The Department of Defense completed its fifth annual audit, and while progress was made, it again failed.
The independent audit, which was published by the DOD Inspector General on Tuesday, is a massive undertaking in which independent accountants dig into every aspect of the department (an organization that employed nearly 3 million people with more than 640,000 assets located on more than 4,860 sites in more than 40 foreign countries) that encompasses more than 25 million acres.
“The results of the fifth annual DOD-wide financial audit will be a disclaimer of opinion for DOD as a whole. This is the same as last year and … not unexpected. We did expect this disclaimer, but we will also sustain all of our prior year positive opinions, which cover approximately 39 percent of our assets,” Michael J. McCord, the undersecretary of defense (comptroller)/chief financial officer, told reporters on Tuesday.
“I would say we failed to get an ‘A,’” he said. “I would not say that we flunked. The process is important for us to do, and it is making us get better. It is not making us get better as fast as we want.”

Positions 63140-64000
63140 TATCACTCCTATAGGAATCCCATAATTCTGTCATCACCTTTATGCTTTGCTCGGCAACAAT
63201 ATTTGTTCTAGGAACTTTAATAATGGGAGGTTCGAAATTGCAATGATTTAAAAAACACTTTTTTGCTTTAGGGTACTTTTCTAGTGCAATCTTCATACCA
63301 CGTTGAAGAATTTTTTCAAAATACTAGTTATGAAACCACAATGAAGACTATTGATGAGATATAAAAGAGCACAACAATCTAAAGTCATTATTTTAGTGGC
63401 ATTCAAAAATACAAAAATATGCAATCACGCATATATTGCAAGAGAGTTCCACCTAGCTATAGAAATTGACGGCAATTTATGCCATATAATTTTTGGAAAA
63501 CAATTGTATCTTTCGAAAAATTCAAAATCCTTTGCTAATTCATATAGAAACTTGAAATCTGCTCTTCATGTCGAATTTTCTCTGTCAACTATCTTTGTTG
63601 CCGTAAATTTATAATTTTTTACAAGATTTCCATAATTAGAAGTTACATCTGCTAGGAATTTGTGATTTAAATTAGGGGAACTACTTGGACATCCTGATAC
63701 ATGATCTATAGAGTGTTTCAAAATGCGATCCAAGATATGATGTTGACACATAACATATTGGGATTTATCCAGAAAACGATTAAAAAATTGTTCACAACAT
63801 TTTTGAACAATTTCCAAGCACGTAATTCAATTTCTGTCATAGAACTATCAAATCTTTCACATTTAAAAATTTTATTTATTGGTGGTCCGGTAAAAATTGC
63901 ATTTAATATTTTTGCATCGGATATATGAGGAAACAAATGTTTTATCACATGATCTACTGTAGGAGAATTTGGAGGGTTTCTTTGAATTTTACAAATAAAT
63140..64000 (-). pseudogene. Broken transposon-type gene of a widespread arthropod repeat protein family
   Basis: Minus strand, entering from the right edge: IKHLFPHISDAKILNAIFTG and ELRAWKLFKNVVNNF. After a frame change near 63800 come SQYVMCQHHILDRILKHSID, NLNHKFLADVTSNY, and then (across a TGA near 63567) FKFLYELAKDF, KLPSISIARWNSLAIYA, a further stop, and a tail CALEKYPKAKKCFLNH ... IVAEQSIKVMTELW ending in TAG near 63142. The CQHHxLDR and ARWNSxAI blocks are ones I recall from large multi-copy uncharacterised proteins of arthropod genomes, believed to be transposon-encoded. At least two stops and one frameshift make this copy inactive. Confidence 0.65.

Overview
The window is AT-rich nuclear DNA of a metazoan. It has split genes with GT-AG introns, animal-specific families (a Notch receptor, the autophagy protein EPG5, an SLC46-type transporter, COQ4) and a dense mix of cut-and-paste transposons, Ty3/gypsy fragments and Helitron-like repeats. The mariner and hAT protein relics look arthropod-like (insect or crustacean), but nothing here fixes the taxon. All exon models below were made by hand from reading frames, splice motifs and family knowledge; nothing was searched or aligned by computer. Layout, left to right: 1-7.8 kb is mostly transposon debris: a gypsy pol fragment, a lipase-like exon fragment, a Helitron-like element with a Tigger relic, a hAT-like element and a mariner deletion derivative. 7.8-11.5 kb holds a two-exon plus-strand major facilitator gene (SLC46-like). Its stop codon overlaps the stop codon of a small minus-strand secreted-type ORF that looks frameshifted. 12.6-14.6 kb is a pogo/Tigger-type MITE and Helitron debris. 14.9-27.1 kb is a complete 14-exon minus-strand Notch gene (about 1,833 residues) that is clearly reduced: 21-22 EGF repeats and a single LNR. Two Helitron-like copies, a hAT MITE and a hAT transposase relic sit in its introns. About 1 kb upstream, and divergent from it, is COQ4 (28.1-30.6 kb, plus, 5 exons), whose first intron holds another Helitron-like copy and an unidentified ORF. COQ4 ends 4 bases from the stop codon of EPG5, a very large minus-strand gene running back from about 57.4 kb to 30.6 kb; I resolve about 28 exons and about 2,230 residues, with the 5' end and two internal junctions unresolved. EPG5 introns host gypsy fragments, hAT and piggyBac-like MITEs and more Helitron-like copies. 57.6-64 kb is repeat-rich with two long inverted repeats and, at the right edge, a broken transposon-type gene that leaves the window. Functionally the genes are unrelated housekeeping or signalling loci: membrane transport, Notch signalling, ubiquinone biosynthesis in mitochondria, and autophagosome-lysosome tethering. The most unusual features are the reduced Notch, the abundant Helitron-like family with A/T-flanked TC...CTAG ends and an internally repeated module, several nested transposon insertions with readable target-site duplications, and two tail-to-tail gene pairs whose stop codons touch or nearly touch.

The audit found no net change after several new weaknesses emerged but others were consolidated.
McCord, who previously served in his position from 2009 to 2017, said he was “disappointed that we didn’t show more progress this year.”
The report is a conglomeration of 27 separate audits conducted by roughly 1,600 auditors from private firms.
“As we get sort of to the harder things, the progress is getting a little harder as well,” McCord said, adding that every year, the recommendations are becoming more complex and difficult, “with much of the lower hanging fruit having been picked.”